I've measured my PS Technik mini35 frame size and it is most definitely compliant with the academy format set by the Academy of Motion Picture Arts & Sciences with a GG diameter of approx 22mm.
This isn't big news; people have discussed it for years. Since most people are using SLR lenses, the frame size is correct. For PL-mount lenses, it wouldn't work.

The larger frame size offers a host of benefits: less light loss (zoom in the dvx lens less), shallower DoF availible, more reframing ability (you can always zoom in a bit if you want), etc. etc.
Matthew Wauhkonen is offline   Reply With Quote
Old January 30th, 2007, 01:19 PM   #174
Major Player
 
Join Date: Jun 2006
Location: St. Pete, FL
Posts: 223
Dennis, most people are using 35mm SLR lenses with their adapters. These lenses are not meant for Academy format film... they're meant to be used with STILL photo film. You cannot motion picture prime lens target frame size to 35mm SLR target frame size. And who cares about perfectly matching FOV... these adapters are for shallow DOF - and they do that pretty good. So, I suppose if you're using Academy format lenses on the Brevis or SGpro, then you'll merely have to zoom in a bit more than with the M2.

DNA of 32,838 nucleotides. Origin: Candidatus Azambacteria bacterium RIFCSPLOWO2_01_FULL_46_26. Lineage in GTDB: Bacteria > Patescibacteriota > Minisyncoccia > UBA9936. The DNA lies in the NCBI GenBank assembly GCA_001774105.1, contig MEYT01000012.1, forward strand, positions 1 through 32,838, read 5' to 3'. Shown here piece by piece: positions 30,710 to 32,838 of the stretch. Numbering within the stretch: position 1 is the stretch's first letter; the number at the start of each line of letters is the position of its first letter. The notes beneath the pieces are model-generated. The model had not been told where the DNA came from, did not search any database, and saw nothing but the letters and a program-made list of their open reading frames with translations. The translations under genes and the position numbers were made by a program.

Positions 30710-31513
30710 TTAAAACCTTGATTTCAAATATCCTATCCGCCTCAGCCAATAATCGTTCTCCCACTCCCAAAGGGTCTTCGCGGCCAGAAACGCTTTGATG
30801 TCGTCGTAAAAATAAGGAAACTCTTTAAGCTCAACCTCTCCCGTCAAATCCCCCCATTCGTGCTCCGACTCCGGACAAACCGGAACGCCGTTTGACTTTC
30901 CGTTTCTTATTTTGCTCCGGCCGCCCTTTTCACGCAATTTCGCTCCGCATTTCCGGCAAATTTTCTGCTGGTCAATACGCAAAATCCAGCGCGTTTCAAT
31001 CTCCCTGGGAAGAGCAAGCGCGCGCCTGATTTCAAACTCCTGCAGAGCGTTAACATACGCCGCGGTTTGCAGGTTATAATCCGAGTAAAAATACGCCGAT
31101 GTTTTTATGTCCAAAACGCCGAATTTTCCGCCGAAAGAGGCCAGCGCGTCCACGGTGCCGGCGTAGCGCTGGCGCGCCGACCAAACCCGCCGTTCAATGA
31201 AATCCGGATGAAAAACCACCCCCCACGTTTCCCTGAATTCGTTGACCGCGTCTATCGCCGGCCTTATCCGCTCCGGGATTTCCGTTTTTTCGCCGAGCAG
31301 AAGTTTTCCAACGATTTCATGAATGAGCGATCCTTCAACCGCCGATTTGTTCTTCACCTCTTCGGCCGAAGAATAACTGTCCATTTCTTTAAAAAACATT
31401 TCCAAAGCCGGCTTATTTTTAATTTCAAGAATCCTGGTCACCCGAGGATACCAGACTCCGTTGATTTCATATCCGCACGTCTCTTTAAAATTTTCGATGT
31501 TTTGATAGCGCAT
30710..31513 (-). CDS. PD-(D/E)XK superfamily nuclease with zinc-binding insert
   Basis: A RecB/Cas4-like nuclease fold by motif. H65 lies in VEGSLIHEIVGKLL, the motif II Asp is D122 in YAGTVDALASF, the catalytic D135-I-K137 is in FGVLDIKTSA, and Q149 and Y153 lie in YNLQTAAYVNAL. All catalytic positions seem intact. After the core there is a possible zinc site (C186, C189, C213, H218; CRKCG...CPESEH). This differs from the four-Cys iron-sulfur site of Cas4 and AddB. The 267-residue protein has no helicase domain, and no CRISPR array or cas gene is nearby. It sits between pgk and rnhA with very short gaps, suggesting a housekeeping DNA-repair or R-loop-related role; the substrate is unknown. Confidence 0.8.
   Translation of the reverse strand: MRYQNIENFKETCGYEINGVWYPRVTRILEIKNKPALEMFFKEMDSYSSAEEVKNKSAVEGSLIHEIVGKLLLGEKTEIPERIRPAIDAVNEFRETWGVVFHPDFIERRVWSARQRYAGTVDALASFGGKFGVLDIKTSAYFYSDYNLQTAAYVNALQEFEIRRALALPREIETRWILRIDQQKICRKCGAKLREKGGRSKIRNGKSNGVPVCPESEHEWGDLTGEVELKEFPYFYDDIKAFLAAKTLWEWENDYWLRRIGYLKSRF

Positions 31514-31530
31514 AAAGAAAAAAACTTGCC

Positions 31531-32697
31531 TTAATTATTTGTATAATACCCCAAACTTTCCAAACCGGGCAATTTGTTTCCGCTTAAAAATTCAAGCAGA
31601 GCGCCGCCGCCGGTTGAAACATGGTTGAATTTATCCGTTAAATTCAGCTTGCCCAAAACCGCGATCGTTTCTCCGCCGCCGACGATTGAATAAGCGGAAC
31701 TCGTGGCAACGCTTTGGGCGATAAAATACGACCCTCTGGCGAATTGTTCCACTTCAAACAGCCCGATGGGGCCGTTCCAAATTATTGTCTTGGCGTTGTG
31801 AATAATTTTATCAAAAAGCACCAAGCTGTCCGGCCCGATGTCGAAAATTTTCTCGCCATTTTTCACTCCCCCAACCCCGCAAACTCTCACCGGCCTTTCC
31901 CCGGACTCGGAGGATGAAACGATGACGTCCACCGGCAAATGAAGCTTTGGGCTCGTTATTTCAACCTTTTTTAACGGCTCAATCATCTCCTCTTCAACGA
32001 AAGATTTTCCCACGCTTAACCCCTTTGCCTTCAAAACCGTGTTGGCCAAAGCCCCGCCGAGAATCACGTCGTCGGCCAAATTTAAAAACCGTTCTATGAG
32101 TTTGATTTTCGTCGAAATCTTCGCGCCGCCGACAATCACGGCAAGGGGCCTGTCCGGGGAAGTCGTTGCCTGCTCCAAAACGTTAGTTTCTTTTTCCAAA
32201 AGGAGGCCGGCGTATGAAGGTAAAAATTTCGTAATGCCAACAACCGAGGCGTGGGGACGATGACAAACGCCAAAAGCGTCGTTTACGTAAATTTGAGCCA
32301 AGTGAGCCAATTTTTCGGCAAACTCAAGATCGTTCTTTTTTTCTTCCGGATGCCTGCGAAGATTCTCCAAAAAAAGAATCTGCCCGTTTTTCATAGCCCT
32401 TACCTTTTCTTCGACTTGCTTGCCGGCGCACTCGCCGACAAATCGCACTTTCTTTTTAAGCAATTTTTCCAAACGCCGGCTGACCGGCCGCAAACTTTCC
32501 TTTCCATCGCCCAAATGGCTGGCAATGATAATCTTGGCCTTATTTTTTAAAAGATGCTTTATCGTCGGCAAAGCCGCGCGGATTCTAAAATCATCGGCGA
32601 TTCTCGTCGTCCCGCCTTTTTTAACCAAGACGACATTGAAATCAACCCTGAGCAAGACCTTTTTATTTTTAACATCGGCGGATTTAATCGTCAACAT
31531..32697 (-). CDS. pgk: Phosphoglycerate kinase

Sam Jankis is offline   Reply With Quote
Old January 30th, 2007, 01:21 PM   #175
Major Player
 
Join Date: Jun 2006
Location: St. Pete, FL
Posts: 223
Matthew beat me to the punch! hehe
Sam Jankis is offline   Reply With Quote
Old January 30th, 2007, 01:27 PM   #176
Trustee
 
Join Date: Oct 2003
Location: Toronto, Canada
Posts: 1,055
Quote:
Originally Posted by Sam Jankis
So, I suppose if you're using Academy format lenses on the Brevis or SGpro, then you'll merely have to zoom in a bit more than with the M2.